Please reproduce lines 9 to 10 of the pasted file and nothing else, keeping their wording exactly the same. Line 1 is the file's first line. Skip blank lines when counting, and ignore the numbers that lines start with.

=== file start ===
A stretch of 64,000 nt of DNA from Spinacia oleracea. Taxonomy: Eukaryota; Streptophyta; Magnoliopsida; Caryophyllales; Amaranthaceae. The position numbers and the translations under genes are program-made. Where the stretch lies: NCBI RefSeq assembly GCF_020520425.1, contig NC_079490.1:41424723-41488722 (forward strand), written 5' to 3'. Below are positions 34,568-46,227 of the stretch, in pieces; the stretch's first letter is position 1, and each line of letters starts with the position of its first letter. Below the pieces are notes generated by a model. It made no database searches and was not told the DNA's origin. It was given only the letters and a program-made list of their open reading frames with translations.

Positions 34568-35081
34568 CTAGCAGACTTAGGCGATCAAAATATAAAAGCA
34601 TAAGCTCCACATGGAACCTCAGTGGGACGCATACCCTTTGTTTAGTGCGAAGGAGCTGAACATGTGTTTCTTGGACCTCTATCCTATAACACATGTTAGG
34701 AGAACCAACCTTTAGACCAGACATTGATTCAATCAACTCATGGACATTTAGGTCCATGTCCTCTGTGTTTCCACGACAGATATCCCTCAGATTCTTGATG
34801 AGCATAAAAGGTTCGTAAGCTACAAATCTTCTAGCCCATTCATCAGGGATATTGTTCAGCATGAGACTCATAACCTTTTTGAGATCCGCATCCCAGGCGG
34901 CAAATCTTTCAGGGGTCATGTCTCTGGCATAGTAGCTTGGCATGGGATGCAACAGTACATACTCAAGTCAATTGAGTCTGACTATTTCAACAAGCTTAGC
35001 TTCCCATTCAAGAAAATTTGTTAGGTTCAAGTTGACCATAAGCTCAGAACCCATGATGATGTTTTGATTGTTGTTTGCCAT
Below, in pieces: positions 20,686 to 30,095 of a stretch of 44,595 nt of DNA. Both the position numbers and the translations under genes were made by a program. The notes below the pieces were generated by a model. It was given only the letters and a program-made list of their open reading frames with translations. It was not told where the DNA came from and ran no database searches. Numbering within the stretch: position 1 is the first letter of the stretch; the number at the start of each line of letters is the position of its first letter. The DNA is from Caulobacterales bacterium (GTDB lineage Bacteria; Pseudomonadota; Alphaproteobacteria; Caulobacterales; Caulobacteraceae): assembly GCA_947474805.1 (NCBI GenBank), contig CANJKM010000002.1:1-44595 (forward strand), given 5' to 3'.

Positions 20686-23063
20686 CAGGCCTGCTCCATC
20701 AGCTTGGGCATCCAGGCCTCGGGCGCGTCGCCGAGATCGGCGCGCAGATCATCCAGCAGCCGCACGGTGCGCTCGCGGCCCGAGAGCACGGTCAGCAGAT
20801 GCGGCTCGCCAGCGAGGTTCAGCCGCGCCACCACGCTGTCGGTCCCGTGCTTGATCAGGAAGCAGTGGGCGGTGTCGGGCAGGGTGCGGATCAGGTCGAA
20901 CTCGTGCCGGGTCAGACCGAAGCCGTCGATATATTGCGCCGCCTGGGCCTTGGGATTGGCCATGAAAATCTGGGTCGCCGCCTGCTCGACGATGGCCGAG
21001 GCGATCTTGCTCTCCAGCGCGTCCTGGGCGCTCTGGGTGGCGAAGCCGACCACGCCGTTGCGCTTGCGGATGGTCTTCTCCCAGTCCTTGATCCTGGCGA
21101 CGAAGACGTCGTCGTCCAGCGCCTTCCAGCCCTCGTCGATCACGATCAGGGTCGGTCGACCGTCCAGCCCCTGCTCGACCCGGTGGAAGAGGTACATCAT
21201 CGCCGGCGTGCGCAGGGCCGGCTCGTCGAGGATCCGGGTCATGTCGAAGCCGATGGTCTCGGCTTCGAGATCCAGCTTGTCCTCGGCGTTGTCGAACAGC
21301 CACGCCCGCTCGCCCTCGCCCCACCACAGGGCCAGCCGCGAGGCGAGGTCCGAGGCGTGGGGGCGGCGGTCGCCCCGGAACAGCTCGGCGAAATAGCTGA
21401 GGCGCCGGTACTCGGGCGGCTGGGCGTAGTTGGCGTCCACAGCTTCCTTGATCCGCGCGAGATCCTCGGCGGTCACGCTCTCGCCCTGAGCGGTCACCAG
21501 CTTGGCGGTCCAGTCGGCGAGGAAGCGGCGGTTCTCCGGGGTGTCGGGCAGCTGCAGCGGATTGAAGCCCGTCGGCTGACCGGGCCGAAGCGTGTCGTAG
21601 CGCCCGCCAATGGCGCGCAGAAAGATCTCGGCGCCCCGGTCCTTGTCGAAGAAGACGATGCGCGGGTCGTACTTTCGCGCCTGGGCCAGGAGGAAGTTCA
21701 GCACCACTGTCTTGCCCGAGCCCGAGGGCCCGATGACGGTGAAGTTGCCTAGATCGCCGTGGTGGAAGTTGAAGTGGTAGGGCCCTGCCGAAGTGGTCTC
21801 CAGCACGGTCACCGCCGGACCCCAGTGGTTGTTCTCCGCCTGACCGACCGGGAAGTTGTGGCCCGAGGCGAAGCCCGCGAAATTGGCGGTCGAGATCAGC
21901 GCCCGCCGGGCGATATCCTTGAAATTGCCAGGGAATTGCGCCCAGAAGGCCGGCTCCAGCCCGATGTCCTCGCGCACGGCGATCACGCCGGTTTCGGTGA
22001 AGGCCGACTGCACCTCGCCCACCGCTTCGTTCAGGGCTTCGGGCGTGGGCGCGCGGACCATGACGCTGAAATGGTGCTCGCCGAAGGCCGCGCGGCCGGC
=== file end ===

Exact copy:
Below, in pieces: positions 20,686 to 30,095 of a stretch of 44,595 nt of DNA. Both the position numbers and the translations under genes were made by a program. The notes below the pieces were generated by a model. It was given only the letters and a program-made list of their open reading frames with translations. It was not told where the DNA came from and ran no database searches. Numbering within the stretch: position 1 is the first letter of the stretch; the number at the start of each line of letters is the position of its first letter. The DNA is from Caulobacterales bacterium (GTDB lineage Bacteria; Pseudomonadota; Alphaproteobacteria; Caulobacterales; Caulobacteraceae): assembly GCA_947474805.1 (NCBI GenBank), contig CANJKM010000002.1:1-44595 (forward strand), given 5' to 3'.

Positions 20686-23063